I typically ask my clients to designate one core contact person for our master planning process. One recent couple who got in touch with me had already divided up their roles as point person and treasurer. In other words, a yes person and a no person. I think that’s great. And I told them so because they had agreed on that in advance, there is always by definition, one half of a couple, who’s more invested in the idea of a remodel. Both halves need to agree that it’s a good idea, and this goes double or triple in the kitchen.
If you don’t actually live alone, you can’t plan a kitchen remodel solo. The kitchen is the heart of a home, even for family members who don’t primarily cook. So you want to get the details right space, right? For the people, including the entire family, really important to get a mechanism in place to share ideas between the person who’s driving the remodel, dreaming about it. The most researching, the most learning things, the most, and the other members of the household.
There’s a couple of different ways to make that happen. It might be that everyone’s invested enough that you could create a shared online document where ideas are getting dropped in all the time. And other people who are less driven by the project can check. Occasionally. Sometimes you might not a schedule, an intermittent family household meeting to talk about what the latest ideas are, what the latest hitches, hangups, and successes have been so that everyone is up to date on what’s going on with the project.
It doesn’t have to be constant, but sometimes it’s more useful to have an official designated meeting to talk about it rather than just sort of blurt out ideas over the breakfast table in a way that they might not be fully internalized. You might find out that you thought you told someone something. And they were thinking about the news or what they had going on at work and missed it completely. When they said sometimes you’ll find you need more feedback than just your spouse to workshop a good idea into a great one.
In addition to your actual partner in remodeling, you might want to seek out outside advisors. That might be me an architect, another designer, expert advice. Obviously I think that’s a great idea. But even if you don’t have an expert on site, you still need someone to share ideas and bounce ideas off a parent, a sibling, a best friend, an older child, any of these people can take on that role.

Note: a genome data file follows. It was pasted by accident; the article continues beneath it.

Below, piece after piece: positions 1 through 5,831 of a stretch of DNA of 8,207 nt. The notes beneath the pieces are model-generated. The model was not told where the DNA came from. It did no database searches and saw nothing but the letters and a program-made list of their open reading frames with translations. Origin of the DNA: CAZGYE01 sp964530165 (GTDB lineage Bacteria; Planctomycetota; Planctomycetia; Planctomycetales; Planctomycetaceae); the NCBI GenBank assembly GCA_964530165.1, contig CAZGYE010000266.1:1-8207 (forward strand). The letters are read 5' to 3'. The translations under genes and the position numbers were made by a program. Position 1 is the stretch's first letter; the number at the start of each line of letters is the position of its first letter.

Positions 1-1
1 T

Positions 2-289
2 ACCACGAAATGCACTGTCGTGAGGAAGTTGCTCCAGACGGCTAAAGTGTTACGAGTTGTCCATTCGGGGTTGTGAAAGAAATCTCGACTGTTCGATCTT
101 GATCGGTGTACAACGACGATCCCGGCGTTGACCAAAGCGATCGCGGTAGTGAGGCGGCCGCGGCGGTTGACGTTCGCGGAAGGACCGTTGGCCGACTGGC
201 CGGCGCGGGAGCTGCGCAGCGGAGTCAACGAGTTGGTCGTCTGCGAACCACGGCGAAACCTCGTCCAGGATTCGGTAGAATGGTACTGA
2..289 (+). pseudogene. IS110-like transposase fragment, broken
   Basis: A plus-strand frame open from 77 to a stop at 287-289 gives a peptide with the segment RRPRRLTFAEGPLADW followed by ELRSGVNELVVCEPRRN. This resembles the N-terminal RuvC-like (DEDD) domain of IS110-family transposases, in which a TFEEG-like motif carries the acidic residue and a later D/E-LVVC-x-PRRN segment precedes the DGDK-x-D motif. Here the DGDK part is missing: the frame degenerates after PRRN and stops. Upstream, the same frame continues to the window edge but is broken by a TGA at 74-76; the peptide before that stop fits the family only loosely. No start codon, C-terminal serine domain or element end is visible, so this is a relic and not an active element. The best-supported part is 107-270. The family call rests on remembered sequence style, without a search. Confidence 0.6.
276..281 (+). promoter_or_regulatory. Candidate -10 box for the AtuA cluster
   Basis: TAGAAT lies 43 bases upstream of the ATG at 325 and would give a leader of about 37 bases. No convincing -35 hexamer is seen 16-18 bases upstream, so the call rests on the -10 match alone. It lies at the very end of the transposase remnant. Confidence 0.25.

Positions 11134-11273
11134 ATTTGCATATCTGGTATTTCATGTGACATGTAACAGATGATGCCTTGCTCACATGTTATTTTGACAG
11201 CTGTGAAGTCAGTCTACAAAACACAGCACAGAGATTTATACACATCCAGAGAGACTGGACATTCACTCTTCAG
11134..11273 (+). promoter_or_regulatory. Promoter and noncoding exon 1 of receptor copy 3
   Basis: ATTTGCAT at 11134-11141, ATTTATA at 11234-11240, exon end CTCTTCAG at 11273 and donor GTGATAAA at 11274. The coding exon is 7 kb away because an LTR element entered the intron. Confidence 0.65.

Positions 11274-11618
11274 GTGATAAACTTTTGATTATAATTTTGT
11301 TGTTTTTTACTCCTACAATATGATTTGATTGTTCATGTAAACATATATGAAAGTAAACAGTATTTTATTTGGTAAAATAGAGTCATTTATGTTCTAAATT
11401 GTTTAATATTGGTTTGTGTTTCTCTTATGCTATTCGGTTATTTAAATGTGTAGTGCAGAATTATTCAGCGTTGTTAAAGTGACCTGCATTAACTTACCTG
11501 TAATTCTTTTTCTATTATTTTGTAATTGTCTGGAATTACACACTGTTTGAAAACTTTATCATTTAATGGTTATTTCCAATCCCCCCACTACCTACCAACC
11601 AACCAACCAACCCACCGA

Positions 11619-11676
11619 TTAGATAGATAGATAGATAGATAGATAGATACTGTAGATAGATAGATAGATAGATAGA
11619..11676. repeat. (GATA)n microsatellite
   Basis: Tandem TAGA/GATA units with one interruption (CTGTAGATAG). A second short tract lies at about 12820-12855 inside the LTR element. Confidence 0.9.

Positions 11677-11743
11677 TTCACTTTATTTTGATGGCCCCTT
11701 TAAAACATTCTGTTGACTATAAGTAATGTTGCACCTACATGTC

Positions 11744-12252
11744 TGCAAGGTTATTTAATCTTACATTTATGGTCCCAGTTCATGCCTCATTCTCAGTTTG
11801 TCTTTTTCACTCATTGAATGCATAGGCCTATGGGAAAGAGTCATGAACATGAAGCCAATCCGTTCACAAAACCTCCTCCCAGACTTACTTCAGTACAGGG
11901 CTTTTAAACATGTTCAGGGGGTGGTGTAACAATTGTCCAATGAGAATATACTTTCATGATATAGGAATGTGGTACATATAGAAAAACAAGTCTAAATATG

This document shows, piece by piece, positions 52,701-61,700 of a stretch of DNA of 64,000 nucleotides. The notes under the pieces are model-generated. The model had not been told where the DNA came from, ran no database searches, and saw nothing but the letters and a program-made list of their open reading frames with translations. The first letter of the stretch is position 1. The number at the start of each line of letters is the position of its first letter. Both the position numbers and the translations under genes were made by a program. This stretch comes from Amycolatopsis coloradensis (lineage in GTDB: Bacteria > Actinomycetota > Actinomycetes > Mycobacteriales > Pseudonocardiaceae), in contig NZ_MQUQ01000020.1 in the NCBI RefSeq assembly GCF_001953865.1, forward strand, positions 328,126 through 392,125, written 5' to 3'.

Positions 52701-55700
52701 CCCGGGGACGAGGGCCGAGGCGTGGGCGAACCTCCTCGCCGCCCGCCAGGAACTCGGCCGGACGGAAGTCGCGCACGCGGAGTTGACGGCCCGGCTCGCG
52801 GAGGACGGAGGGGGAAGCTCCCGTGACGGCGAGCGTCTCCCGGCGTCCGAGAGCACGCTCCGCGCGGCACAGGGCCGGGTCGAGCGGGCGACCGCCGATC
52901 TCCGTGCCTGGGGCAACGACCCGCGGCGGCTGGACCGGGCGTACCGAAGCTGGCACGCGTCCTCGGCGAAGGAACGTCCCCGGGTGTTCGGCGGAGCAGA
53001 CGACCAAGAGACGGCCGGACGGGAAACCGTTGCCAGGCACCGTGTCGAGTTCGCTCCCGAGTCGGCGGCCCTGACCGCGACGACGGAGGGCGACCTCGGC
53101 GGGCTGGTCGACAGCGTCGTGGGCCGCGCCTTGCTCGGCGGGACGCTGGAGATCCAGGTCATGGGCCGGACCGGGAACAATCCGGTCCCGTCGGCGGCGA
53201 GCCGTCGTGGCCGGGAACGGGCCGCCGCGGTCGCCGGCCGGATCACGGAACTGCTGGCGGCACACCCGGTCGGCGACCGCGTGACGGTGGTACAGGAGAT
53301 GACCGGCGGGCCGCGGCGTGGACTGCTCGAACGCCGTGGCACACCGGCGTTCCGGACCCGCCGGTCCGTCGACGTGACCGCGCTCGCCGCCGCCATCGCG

You can reach out into your community. It’s a really fun way to stay engaged with someone you don’t get to chat with enough COVID times. You could have a remote friend who’s remodeling just like you are or who you’re simply letting dream along with you, frankly. It can be equally fun for them. If they’re your partner bouncing their dreams off YouTube, or if they’re living vicariously through your projects, since they aren’t in a position to do the same at the moment, you can invite that person to your Pinterest boards, text them your great ideas and chat about it on the phone.
This is also a really good, a great way to involve older children and a remodel. Um, they can have very creative ideas and it’s a wonderful time to get them invested in thinking about budgets, thinking about your house. And frankly, even imagining what they would use it for now and how the house might change once they’ve grown and gone.
As your ideas develop, you’ll also want to get buy in from people outside of your inner circle, from experts. That might be as simple as starting in the pricing process. You start to call subcontractors to come in, look at the house and give you their perspective.
I really encourage you during this part of the process, whether you’re working with a general contractor or margin, managing the project yourself, to take the ideas and input of experts with a grain of salt and always to get multiple versions that really helps you see it. There’s a theme. If every plumber comes into your house has the same thing to say about your underlying pipes. You’ll probably need to take that very seriously. But if one person comes in making a deal and all of the others seem to think it’s not very important, that might be their internal perspective, a recent bad experience they’d had, or simply an overreaction for other purposes. And you don’t need to take their advice as set in stone.
The more input you get from more interested and disinterested parties, the more that you can make your own educated judgments about what’s important about the house.
So I thought this might be an interesting place to talk about what gets included in one of the Mid Mod Midwest master plans that we prepare for our clients. When we’re focusing on a house that needs a kitchen update. And frankly, almost every single house we do does, uh, people generally have one of two problems with their kitchen either it’s original, never been touched before, and it’s desperately in need of some updates, maintenance upgrades, and, um, frankly, some layout changes or it’s been overhauled in the past. And it has some horrible seventies or eighties or early two thousands kitchen that doesn’t match the era of house one way or another.